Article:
By Kenton X. Chance
BRIDGETOWN, Barbados (CMC) — Caribbean countries have been warned that if left unchecked, climate-related natural disasters, especially hurricane and drought, could result in losses estimated at US$22 billion annually by 2050.
“This means basically that the Caribbean region can be taken back 20-30 years because of the issue of climate change,” said Juan M. Cheaz Pelaez, senior programme coordinator for Agricultural Policy and Value Chains at the Technical Centre for Agricultural and Rural Cooperation (CTA).
Addressing the Caribbean-Pacific Agri-Food Forum that ends here Friday, the CTA official also noted that climate change left an estimated US$136 billion in loss and damage throughout the Caribbean during the period 1990 and 2008.
“I can tell you there are huge economic losses every year related to climate change and, therefore, the need from all actors that are concerned and that are affected to try and mitigate and adapt and to be proactive to try to avoid that,” he said.
Among the objectives of the forum is to help the Caribbean and Pacific regions make further progress towards resilient communities and climate-smart agricultural practices and policies in the face of climate change.
“In the case of the Caribbean region, as you know, the intensity of droughts, or the intensity of rain or the natural phenomena has a devastating effects on the crop, on farmers,” Chaez said.
“One [climate-related] phenomenon can do away with many livelihoods. So it is a modern part of economics and also of people’s livelihood. It’s very relevant to the Caribbean and to having an economy in general that is resilient and an agriculture that is resilient,” he said.
The week-long forum is exploring the best opportunities to build partnerships that can make a difference as the Caribbean and Pacific regions battle with climate change.
“Being such a big issue — climate change — there are so many initiatives on the ground, so CTA is making an analysis of what is really the state of the art in terms of practices, in terms of polices, around climate change policies and measures, and we are bringing key actors together to identify what’s happening, what kind of assistance is needed, and how, based on that analysis, we can move forward,” Cheaz said.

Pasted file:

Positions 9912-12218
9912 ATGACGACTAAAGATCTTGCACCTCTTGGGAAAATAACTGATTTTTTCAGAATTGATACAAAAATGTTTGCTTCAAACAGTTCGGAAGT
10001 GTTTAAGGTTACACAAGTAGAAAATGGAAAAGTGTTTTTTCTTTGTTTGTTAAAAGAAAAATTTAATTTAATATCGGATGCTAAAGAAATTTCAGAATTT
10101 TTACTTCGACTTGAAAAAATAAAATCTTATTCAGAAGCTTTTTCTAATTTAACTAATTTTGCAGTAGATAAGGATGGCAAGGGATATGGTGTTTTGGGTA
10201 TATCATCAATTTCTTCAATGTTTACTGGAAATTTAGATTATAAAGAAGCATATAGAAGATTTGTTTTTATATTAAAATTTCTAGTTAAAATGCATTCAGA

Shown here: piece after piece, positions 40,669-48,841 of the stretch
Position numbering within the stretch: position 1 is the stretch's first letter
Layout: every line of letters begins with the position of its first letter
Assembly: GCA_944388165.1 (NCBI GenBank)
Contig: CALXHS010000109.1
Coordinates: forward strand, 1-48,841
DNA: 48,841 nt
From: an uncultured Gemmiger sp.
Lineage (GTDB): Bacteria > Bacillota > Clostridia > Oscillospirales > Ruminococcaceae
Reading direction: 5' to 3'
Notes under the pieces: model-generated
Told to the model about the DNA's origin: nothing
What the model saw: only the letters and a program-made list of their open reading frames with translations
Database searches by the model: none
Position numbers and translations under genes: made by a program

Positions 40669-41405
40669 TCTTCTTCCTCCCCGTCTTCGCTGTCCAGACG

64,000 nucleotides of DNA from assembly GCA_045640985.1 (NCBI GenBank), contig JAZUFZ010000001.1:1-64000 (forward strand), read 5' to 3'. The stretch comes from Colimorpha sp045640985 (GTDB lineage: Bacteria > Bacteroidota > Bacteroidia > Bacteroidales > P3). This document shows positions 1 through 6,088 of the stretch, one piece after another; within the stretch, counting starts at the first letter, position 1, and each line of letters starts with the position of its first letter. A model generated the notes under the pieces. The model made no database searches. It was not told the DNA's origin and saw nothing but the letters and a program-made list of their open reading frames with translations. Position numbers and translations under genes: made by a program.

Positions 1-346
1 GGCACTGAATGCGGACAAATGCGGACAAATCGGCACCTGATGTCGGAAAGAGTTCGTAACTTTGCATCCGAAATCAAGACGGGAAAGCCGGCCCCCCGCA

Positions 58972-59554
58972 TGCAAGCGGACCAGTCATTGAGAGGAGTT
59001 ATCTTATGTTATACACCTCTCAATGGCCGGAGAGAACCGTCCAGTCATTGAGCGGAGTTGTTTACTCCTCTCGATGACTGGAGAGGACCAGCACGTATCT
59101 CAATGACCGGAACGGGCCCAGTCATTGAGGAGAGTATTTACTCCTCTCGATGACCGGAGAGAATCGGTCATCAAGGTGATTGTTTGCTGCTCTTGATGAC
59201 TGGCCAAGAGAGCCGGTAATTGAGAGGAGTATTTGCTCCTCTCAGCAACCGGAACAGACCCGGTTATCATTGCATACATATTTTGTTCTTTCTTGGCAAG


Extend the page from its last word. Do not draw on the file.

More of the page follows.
Chief executive officer for the Barbados Agricultural Society, James Paul, identified climate change among the forces that “threaten the future of the agricultural sector in small island developing states.
“The time to sit idly by and watch it happen has passed and it is through a determined effort to effect policy changes that will counter the impact of the neo-liberal economic changes and mitigate the impact of climate change that we can be successful,” Paul said.
CTA’s associate programme co-ordinator for agricultural and rural development policy, Sampson Vilvil Fare, said “in the Pacific, they do really have some really good interventions and some really good success stories that the Caribbean can also learn from”.
He said that in the area of climate-smart agriculture, the Pacific Islands has implemented drought smart crops and a group from the Caribbean Agricultural Research & Development Institute went to the Pacific to learn those techniques.
“They are really interested in having these crops, such as dasheen, which you have here, the Pacific has developed a really, drought-smart crop that they are very interested in having here in the Caribbean, that will adapt very well in the Caribbean as well,” Vilvil Fare said.
“These exchanges are very important. The Pacific is interested in, for instance, having the yellow yam in the Caribbean.
“It is all these exchanges that will help to contribute in a sustainable way, but also contribute to food security in both regions, because, we both face similar challenges,” Vilvil Fare said.